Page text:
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Archive for the ‘frustration’ Category

The shoes should have been our first clue.

After a perfectly delightful morning —one which began after more than twelve hours’ sleep for Nik and a leisurely breakfast for myself and Niksdad— we began our preparations for a jaunt to the local peach festival, followed by a visit to the park.  The pre-departure routine is always the same: “Okay, buddy, time for some clean pants.  Bring your toy and let’s get clean pants.”  “Clean pants first, then socks, MAFO’s and shoes.”

Nik is always eager to perform this routine; he loves to go out with us.  Lately, he’s begun to put his orthotics on by himself —even getting them on the correct feet.  He was just beginning to clamber onto the sofa, where I sat waiting with wipes and pull-up in hand, when Niksdad brought over his socks, MAFO’s and shoes.  The scream which issued forth from my heretofor sunny child was unlike anything I’ve heard except when he is in extreme and urgent pain.  It was the kind of sound which makes my heart race and causes me to drop everything and come running in an instant, certain I will find my child covered in blood.

There was much wailing and gnashing of teeth (to put it quite mildly) until we figured out the problem: the shoes.  Perfectly good, serviceable Nike’s which Nik has worn on many occasions though not for sometime.  (His other Nike’s were so filthy from repeated outings to the park— the laces were nearly black— that I insistedwe wash them last night; they were still in the laundry closet, slightly damp.)  I put the offending shoes on the floor at my feet while Niksdad went to get the still-damp shoes.  Apparently, even that was too close for those awful shoes; Nik screamed and jumped off the sofa, grabbed the shoes and ran to the entertainment center to put them on top.  That’s were they’ve been sitting for weeks now; it made perfect sense to Nik’s sense of order.

Once Nik realized the “correct” shoes were going on his feet he calmed down.  In fact, he seemed quite eager for our outing.  Off we went on our merry way.  “We’re going to get ice cream first, then go to the park. Ok buddy?  Ice cream first, then park.”  I repeated that phrase, like a mantra, as we drove.  Nik is usually pretty good about changed routines or routes as long as I tell him the sequence several times over.

I should have known that the shoe incident had my precious boy already wound too tightly.  As soon as I turned right at a traffic light where we normally turn left, Nik’s tenuous balance shifted and the tempest began.  I talked to him in soothing tones as I drove.  “It’s ok, sweetie, we’re going to get ice cream first then go to the park, remember?  It’s ok.  You’re ok.”  All the while, Niksdad held on to Nik’s feet so he couldn’t injur himself (or us) with his kicking.  I drove with one hand on the steering wheel and one hand holding Nik’s sweaty fingers, gently squeezing to give him some proprioceptive input which I hoped would calm him.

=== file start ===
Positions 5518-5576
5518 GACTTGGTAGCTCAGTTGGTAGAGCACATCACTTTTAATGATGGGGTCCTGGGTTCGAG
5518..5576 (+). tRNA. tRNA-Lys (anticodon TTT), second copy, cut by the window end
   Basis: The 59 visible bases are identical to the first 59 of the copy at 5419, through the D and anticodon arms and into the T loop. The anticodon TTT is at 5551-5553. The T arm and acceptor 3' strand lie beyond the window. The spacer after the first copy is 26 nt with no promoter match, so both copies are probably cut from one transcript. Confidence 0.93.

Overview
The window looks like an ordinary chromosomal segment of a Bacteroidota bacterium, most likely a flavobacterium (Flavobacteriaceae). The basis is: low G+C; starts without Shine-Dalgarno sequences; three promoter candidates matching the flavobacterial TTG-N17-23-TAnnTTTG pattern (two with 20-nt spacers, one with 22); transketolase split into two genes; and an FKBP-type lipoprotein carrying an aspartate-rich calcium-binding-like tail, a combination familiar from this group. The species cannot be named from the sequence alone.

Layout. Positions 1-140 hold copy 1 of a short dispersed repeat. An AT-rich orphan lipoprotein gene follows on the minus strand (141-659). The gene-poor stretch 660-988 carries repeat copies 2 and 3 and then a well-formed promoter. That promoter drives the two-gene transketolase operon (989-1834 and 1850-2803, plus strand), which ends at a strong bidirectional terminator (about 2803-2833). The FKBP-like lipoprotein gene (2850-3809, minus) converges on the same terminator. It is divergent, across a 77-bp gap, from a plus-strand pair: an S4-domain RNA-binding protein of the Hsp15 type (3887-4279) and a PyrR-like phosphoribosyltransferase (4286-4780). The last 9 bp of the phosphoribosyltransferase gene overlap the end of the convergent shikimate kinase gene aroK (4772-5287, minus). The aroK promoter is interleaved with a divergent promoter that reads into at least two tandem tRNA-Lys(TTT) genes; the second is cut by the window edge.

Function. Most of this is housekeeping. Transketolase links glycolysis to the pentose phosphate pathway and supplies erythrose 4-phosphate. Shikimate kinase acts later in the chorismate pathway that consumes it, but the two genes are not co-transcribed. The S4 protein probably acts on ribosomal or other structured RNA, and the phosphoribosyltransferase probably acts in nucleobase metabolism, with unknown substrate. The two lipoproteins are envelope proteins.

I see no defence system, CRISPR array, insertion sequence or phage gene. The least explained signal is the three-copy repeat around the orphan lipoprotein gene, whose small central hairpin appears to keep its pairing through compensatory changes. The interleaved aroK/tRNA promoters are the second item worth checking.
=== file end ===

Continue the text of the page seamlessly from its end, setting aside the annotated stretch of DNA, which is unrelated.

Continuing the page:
We parked right next to the entrance (God bless our disabled parking placard!) and waited for the storm to abate.  When Nik didn’t seem to show signs of calming, Niksdad said tersely, “This isn’t going to work, let’s just skip it.”  His frustration level was, understandably, rising with each howl and each kick which landed on the back of his seat.  Not realizing that Nik was already overwrought and wound too tightly, I insisted we at least get out of the car and try

There have been times when simply getting out of the car has shifted Nik’s attention enough that he is able to calm down and we end up having a decent outing.  I also felt very strongly that we neededI needed— to not be held hostage to the autism.  We spent the first two years of Nik’s life sequestered away from everyone and everything because we had to protect Nik’s fragile immune system.  We’ve spent much of the last couple years isolated from nearly everyone and everything except the occasional family outing.  At some point, I felt, we just have to say “Damn the consequences!” and try —just try— to be a part of the very society in which we want our boy to thrive.

Today was not the day for that.

We never made it to the ice cream or the petting zoo.  We pulled into the parking lot at the park and Nik fell apart again.  By this time, he was so overwrought he couldn’t tell us anything.  “Are you hungry?” Nik signed please so we offered him a bite of his sandwich; he thrust it at me and screamed.  “Do you want to go play in the park, sweetie?”  He simultaneously signed please and shook his head no.  I started to hum Mary Poppins songs to calm him.  It seemed to work until I stopped.  The wailing began again.